In response to the pressure, ICANN CEO Chehade convened closed meetings in Los Angeles and Brussels in November 2012 to develop a new approach to trademark protection mechanisms. The meetings were invitation-only, so it was ICANN, not the entire community, who controlled who was there and what views were represented. Attendees at the LA meeting were asked by ICANN not to tweet or blog about the talks. Key decisions were made after certain stakeholders had left the meeting.
Predictably, the trademark lobbyists exploited the opportunity created by these closed meetings to rewrite the policy. They pushed through proposals to broaden and strengthen their rights protection mechanisms. A package of policy and implementation changes emerged from the meeting known as the “strawman proposal.” In the strawman proposal, trademark notices would not just protect an exact match, but up to 50 variations on any registered trademark character string provided that the variation had been part of a domain name dispute. As legal expert and NCSG chair Robin Gross wrote,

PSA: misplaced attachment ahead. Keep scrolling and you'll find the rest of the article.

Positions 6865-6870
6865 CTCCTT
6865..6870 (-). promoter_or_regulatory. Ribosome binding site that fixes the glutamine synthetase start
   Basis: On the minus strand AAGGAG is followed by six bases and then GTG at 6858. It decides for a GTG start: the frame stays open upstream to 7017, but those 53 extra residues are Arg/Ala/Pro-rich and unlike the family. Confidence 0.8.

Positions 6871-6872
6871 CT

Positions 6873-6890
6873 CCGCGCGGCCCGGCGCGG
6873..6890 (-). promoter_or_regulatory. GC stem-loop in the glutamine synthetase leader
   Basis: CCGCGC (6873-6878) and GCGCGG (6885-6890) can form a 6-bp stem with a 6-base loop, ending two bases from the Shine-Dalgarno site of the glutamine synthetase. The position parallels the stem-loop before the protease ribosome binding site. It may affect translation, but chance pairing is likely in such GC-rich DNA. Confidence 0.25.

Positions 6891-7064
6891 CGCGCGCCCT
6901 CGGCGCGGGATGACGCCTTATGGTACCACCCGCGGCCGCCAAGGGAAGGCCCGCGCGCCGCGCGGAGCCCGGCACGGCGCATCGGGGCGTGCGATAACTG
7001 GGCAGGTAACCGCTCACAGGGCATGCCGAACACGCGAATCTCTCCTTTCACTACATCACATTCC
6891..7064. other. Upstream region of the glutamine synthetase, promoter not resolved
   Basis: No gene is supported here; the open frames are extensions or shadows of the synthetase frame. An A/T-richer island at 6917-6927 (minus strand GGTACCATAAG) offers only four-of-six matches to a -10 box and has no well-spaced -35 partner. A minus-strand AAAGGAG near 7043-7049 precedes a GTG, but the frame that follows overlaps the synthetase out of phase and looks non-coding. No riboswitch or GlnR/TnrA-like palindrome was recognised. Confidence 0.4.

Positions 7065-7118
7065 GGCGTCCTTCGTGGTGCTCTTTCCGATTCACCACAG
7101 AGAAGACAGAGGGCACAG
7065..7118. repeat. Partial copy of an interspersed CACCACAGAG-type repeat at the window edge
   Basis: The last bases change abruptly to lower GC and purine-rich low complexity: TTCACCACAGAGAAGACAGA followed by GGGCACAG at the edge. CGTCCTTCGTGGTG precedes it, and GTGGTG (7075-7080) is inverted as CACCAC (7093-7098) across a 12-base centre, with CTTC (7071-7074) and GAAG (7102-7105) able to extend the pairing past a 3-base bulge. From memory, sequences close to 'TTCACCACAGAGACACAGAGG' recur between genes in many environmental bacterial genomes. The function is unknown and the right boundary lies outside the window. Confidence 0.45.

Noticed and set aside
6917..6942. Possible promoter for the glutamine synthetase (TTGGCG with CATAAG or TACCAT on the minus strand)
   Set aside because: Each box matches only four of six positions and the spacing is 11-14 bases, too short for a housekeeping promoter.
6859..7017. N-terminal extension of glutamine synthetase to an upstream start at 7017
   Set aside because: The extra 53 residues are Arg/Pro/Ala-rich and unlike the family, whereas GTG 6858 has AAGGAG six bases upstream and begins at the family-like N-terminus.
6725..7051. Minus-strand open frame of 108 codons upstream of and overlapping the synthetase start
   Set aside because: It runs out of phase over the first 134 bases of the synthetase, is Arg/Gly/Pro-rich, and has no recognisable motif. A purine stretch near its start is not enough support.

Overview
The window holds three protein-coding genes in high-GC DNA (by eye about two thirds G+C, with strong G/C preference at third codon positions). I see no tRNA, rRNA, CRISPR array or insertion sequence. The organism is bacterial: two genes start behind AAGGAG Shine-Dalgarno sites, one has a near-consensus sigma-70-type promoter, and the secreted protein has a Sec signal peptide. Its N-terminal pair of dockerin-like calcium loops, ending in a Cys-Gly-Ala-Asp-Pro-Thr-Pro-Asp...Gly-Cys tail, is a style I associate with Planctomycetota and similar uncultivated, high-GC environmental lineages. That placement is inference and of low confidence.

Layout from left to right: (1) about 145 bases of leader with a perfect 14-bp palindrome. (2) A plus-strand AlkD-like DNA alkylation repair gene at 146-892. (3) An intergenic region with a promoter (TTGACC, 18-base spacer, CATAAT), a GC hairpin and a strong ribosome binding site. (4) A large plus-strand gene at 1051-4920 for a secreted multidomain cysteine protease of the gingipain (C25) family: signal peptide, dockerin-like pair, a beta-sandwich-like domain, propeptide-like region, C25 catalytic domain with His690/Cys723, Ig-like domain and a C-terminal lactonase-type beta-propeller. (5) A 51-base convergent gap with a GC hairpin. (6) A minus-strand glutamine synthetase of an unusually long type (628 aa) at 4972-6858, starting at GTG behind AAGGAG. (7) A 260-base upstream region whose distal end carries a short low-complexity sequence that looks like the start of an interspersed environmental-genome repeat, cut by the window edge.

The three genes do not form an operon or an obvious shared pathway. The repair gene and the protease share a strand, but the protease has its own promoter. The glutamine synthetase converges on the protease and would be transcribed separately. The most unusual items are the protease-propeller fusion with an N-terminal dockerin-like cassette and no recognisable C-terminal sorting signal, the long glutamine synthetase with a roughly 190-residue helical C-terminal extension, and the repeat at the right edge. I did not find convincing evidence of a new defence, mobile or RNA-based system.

Apple Inc. has 28 active trademark registrations through the Madrid System for the trademarked term “Apple”. For each of these national registrations Apple will be allowed to place 50 derivations of this mark that encompass 1400 derivations of the single trademark ‘Apple” into the TMCH. In reality, this staff developed policy could be more accurately labeled ‘Trademark + n’ as the road to infinity is tempered only by the number of potential jurisdictions offering applicants registered trademark protection.
Trademark owners were being given notifications and warnings for gigantic swaths of the name space. The notification process was not sensitive to context, geography, parody or fair use. The legal significance of the expanded protections was not lost on free speech advocates. Robin Gross noted that receipt of a claims notice via the TMCH would increase the risk of ordinary domain name registrants: